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Reviewed by:
  • Forgotten Genocides: Oblivion, Denial, and Memory
  • Ben Voth, Associate Professor,
    Chair of Communication Studies
Forgotten Genocides: Oblivion, Denial, and Memory (René Lemarchand ed., University of Pennsylvania Press 2011), 224 224 pages, ISBN 978-0-8122-4335-2.

Noted Holocaust survivor, author and commentator Elie Wiesel famously observed, "What hurts the victim most is not the physical cruelty of the oppressor, but the silence of the bystander." Genocide commentary consistently abides in the wisdom of this admonition, providing a measure of documentation for humanity's most serious crimes. René Lemarchand's book interrupts key silences surrounding a variety of such events in human history—dispelling the silence that readily contributes to the ongoing practice of genocide. The book itself notes Hitler's famous rhetorical pretext to the Holocaust: "Who remembers the Armenians?," revoking that stubborn premise anchored by "lost" histories. Lemarchand's Forgotten Genocides is an excellent contemporary compilation of significant authors contributing to the growing academic consciousness on genocide. This is achieved by focusing their intellectual arts on less known acts of mass violence. In so doing, the authors raise three central questions: "How do scholars decide what [End Page 310] counts as a genocide?"; "How can scholars prevent the social erasure of cultural knowledge common to such diabolical projects?"; and "How can scholars assess the accuracy of competing public and social memories?"

The eight chapter work contributes strong researched anecdotes for filling out these enduring questions. Lemarchand establishes a rather visible public dialectic with the current government of Rwanda by examining key historical moments preceding and following the Rwandan genocide of 1994. Perhaps most provocative is the effort to establish genocidal conduct on the part of the Rwandan government in the aftermath of the Hutu slaughter of Tutsis. The murders in Eastern Congo in 1996 raise serious concerns about the Kagame government and larger questions surrounding appropriate responses to contemporary genocide: "How shall we respond to perpetrators?" and "How can reconciliation be achieved once a genocide achieves a measure of closure?" Lemarchand's rhetorical bookends to the Rwandan genocide of 1994, examining slaughters of Hutus before and after that event, emphasizes the vicious circularity of the genocide model and the pained intellectual struggle of identifying perpetrators versus victims. Genocides often begin with perpetrators labeling themselves as victims as a pretext to overwhelming social violence.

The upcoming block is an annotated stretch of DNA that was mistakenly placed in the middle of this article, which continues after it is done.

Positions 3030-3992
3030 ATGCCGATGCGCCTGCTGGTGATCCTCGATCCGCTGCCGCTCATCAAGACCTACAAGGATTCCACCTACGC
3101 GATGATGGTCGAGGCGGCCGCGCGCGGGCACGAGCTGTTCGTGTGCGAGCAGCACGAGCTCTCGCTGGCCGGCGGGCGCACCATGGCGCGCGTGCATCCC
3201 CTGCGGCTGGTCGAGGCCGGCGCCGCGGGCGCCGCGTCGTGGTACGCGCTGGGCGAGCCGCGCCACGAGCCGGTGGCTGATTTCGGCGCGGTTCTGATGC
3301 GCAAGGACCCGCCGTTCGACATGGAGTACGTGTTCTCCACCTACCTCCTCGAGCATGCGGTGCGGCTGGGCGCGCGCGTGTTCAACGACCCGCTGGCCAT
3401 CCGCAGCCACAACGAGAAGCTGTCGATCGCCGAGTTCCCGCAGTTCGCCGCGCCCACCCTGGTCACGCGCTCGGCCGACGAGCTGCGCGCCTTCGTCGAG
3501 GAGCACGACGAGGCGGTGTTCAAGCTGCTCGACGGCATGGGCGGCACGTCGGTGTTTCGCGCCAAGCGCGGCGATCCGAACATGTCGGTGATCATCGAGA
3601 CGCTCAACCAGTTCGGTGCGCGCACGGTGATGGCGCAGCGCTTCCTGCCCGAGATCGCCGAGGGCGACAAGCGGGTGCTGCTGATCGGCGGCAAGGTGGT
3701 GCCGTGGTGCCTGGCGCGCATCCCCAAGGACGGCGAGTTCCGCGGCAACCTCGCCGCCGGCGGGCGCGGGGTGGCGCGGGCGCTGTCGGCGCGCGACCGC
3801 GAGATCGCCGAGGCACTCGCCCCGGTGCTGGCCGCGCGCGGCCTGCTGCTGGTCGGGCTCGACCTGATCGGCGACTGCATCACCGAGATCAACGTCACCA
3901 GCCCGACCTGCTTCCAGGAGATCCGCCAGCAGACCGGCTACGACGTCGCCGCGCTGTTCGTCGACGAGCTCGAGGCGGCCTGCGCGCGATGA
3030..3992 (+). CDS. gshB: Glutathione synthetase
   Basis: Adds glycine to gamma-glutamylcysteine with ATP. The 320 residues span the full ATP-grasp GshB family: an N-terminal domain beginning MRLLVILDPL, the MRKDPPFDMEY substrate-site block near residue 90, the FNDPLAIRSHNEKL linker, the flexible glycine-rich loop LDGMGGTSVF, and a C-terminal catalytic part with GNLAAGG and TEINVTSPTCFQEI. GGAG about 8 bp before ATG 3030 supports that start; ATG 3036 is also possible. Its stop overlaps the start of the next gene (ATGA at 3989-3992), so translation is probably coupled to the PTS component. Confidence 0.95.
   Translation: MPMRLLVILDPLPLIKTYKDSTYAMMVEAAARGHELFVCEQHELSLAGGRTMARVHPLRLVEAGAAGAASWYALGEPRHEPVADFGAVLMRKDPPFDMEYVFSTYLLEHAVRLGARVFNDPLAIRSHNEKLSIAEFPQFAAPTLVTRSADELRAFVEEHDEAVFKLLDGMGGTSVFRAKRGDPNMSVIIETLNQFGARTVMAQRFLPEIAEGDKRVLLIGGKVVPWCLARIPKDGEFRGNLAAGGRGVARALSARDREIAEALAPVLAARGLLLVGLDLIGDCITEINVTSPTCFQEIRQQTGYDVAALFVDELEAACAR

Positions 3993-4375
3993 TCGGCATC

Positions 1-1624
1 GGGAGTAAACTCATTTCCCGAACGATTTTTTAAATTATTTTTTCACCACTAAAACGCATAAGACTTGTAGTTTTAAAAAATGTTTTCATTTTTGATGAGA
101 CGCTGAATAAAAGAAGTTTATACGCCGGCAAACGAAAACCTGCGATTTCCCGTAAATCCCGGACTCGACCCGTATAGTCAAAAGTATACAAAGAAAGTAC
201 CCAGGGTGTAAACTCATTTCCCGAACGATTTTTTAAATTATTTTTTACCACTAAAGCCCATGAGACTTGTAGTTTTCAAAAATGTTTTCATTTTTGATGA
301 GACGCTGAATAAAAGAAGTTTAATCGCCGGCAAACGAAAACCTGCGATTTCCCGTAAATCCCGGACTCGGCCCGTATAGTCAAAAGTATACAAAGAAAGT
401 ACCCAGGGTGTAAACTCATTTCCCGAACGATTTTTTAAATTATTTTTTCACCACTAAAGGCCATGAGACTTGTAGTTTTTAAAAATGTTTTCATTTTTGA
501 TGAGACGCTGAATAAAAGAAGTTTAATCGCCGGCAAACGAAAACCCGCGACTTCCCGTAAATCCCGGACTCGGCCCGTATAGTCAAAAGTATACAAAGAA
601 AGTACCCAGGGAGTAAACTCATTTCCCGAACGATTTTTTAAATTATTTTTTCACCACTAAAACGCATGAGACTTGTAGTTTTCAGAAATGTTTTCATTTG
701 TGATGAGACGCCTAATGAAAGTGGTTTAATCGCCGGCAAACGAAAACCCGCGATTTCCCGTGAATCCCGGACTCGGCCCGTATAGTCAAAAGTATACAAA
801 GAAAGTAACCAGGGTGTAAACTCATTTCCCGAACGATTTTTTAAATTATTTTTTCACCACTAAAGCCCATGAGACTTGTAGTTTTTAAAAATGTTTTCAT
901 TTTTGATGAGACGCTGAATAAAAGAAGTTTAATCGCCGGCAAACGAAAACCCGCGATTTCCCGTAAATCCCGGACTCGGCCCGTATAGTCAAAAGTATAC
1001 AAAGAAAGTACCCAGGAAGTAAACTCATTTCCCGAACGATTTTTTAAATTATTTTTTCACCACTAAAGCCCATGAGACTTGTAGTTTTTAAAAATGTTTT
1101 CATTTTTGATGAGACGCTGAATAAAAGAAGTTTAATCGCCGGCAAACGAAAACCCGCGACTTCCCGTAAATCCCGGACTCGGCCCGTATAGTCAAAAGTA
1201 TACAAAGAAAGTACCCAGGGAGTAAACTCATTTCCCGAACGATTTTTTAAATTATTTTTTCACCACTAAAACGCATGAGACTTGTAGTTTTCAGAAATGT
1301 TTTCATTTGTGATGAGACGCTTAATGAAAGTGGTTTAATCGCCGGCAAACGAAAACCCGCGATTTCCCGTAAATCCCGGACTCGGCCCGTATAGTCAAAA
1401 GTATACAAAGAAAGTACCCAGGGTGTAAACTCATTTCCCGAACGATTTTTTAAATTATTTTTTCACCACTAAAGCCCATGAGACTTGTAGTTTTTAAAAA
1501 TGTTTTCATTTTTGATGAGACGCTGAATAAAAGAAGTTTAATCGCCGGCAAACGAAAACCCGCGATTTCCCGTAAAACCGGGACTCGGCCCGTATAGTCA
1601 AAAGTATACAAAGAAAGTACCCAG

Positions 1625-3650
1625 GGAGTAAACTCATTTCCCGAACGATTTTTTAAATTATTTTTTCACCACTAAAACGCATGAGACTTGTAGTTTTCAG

The Herero genocide account was unusually compelling among those read. Though Schaller stresses that not too much should be made of the German connections between the early twentieth century atrocity in Southwest Africa and the Holocaust in the 1940s, it is difficult not to be drawn to eerie similarities in regard to ethnic superiority, work camps, and civil servant logics gone mad. Schaller does a strong job of connecting details to larger narratives involving the German national identity expressed by leaders such as Wilhelm II.

Breen's essay on the Aborigines of Tasmania connects a relatively small death count in the great sweep of global genocides to the larger ethical system of how such injustices proceed. The essay elevates a theme throughout the book about the inherent challenges of validating the intent standards commonly necessary to Lemkin's original vision of the term and the ongoing international jurisprudence on the question.

Levenson's essay on Tibet is an intuitive case study that prospers from his detail and attention. Taking on the tough but increasingly important case of Chinese colonialism, Levenson connects us to a long yet ongoing question. The role of family planning in limiting and exterminating a group is in stark relief in this particular example. As with all essays in the book, Levenson makes a strong case for the categorization of genocide in this instance.

Hardi's essay on Anfal and the Kurds in Iraq is a pleasant surprise. Although the genocide might not be characterized as "forgotten," given the recent US military action in Iraq. The inclusion is wise due to the political polarization surrounding the war tends to obscure the explicit history of weapons of mass destruction used in such a flagrantly genocidal manner. Hardi provides a compelling narrative mapping of the crimes and motives. The scenic players of Iran and Turkey are not missed and of course...


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pp. 310-312
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